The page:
Tombo tries to resist Tiger's demands for information, since that would betray the entire race of jinn, but when our hero keeps encouraging Tombo's panic by reminding him how he's trapped. the genie spills his guts.  The trick to using the Diamond is to make the "banishing sign," whatever that is.  Aim it down and the Diamond can send jinn anywhere whether they want to go or not, while if you aim it up, the thing conjures up the spirit of Sulayman himself, who famously commanded the jinn to do his bidding.  No magic words required, just flip it one way or the other, and tell it what you want it to do.

And that's the Two-World Diamond.  It moves around between the two worlds when a human has it in their possession, which is how it gets its name, but its main power is over genies.  The jinn use it when they grow old and want to steal another jinni's body, but don't want humans to have it because then one could summon the ancient king that enslaved their entire race.

Arif-Emir wore the thing in his hat.  During a parade.  Surrounded by cheering humans.

Hubbard Villains, man.  Well, after Tiger learns the secrets of the Diamond, the sinking Terror hits a reef and starts to get battered apart by the surf.  As you might expect, Tiger manages to escape the wreck as it disintegrates around him, and soon he, a sodden Tombo, Wanna, Mr. Luck, Stagger Ryan, and probably some nameless background characters, all find themselves stuck in the lagoon of the island McCoy had been running toward.  Oh, and Muddy McCoy's ship has wrecked as well, so he's there to be chased down by Tiger, who grabs the thief by the throat.

But it was not Muddy McCoy's throat he wanted.  It was the lump in Muddy's sash.  With eager fingers Tiger too unto himself the Two-World Diamond.

Well, I say "thief," but I guess it was Davies who actually stole the Diamond in the other world, McCoy just woke up with the thing in his possession and decided to run off with it.  While pursued by a vast fleet after that very item.  And he ran towards a very small island with no escape route.  And managed to wreck his ship in the process.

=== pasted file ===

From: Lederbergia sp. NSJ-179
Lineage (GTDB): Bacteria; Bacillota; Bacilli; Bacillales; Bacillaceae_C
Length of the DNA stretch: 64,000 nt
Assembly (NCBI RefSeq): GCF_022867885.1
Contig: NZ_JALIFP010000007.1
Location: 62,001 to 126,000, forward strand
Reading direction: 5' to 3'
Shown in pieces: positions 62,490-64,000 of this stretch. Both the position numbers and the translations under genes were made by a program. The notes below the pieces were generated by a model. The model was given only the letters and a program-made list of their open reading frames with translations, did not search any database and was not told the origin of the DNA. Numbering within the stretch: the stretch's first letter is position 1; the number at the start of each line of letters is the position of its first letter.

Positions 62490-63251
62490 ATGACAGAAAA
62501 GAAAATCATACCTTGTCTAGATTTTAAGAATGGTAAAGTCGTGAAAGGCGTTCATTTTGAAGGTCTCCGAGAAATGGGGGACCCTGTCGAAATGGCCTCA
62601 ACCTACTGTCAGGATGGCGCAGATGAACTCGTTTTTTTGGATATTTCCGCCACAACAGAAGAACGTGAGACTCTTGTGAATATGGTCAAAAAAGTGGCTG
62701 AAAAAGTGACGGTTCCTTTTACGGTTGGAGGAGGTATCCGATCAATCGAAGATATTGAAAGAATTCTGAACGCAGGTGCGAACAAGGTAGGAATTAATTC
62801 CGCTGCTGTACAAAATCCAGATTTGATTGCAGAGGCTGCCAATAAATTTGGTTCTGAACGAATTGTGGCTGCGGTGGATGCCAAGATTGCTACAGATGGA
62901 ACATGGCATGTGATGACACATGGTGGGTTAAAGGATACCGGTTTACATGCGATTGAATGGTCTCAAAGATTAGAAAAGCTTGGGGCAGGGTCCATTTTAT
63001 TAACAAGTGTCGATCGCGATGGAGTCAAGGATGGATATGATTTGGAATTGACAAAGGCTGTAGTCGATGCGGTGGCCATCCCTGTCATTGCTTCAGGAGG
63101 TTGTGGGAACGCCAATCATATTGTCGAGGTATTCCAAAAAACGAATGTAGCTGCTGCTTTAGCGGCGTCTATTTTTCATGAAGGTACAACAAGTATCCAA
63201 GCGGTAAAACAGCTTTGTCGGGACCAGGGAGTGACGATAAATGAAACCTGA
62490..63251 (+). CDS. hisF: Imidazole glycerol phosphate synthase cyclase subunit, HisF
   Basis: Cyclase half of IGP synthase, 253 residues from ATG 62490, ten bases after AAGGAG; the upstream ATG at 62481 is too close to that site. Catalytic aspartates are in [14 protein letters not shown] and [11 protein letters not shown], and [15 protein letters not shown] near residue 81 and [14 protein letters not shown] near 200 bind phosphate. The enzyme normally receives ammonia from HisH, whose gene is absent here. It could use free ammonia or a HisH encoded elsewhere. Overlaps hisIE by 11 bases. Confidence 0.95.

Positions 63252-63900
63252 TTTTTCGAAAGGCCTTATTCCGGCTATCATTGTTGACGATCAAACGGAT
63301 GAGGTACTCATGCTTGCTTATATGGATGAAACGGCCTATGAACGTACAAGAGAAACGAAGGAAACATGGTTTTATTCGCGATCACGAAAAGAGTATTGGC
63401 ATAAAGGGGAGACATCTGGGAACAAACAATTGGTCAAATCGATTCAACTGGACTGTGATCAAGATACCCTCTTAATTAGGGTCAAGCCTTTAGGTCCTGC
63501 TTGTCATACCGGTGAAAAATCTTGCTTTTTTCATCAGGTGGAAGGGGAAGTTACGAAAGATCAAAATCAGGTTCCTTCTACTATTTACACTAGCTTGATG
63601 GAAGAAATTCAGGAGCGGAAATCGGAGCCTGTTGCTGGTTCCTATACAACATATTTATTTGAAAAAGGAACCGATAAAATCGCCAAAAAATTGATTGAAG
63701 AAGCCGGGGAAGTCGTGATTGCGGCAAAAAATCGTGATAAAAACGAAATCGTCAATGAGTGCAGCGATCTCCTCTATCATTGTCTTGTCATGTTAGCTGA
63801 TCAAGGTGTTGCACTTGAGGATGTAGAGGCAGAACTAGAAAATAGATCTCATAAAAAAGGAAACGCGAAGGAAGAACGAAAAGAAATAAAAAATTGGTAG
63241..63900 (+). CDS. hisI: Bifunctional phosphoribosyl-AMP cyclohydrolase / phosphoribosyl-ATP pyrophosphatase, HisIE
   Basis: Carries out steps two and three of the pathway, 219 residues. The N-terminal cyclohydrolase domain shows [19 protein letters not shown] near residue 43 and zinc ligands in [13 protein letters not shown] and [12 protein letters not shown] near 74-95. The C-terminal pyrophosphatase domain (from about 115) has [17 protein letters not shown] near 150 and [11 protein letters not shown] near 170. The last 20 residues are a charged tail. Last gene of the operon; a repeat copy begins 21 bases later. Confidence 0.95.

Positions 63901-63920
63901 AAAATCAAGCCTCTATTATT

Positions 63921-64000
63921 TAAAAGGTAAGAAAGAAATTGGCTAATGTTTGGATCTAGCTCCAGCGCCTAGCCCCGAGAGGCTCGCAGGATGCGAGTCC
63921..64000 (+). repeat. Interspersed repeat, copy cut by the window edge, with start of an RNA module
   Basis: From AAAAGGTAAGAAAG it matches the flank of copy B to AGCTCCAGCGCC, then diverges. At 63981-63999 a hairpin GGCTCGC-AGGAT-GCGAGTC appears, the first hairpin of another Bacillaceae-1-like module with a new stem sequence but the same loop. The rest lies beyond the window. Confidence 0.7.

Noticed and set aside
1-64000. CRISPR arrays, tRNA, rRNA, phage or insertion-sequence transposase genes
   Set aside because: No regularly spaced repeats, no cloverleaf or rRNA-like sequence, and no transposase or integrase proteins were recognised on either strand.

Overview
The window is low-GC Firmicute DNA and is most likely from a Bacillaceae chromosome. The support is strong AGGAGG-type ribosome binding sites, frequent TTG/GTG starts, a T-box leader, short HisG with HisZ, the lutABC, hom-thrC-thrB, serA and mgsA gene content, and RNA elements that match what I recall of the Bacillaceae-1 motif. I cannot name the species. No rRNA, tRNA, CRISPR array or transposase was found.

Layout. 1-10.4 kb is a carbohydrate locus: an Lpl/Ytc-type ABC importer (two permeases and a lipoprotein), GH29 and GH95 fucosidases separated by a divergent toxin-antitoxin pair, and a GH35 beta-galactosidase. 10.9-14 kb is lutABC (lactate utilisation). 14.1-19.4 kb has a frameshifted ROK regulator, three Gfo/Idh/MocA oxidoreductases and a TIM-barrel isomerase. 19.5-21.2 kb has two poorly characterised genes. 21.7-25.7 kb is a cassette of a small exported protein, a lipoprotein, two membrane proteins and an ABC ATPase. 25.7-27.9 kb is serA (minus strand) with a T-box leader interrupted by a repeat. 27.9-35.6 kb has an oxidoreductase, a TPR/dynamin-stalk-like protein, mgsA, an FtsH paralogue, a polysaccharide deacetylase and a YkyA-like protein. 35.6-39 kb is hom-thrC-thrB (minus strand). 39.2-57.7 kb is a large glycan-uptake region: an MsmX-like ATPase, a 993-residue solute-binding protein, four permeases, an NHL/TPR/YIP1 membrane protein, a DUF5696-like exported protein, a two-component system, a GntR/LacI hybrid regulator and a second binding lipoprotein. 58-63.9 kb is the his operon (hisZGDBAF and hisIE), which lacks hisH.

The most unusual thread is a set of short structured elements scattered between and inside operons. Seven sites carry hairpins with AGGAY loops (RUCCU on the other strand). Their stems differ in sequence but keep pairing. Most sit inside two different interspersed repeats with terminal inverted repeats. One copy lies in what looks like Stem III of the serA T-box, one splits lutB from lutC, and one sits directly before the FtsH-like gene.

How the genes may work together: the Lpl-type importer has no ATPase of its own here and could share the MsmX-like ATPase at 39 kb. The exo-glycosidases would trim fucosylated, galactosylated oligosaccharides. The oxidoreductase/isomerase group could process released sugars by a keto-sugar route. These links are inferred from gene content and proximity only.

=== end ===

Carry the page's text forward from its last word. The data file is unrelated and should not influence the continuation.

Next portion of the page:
Or does McCoy even know he has it?  Maybe he was trying to save his own skin, hide while the genies took out Tiger, and never knew the Diamond was in his bag.  We'll never know, because he isn't mentioned in what remains of the book.  For all we know Tiger throttled him and McCoy's corpse is slowly drifting across the lagoon.

Seaward, the Ras Faleen

That's one of the jinn frigates, by the way.  The other was the Mount Kaf, if you're interested.  It's also the Mount Kaf if you're not interested.

was standing in as close as she dared, gun ports open, the black mouth of grape-stuffed cannon hungry to cut down the Terror's crew as it struggled toward the far beach.

This is a stupid cliffhanger, Tiger just captured the obscenely powerful magic item that gives him control over jinn.  If you wanted to have one last page of tension in the story before the ante/anticlimax, end the chapter with him pursuing McCoy as the enemy ship bears down on him, so there's the question of whether he'll get the Diamond back before he's blown apart in a hail of lead and shrapnel.

Next time, we'll wrap this up in a way that's just as, if not more unsatisfying than the end of the last book.

Back to Chapter Twelve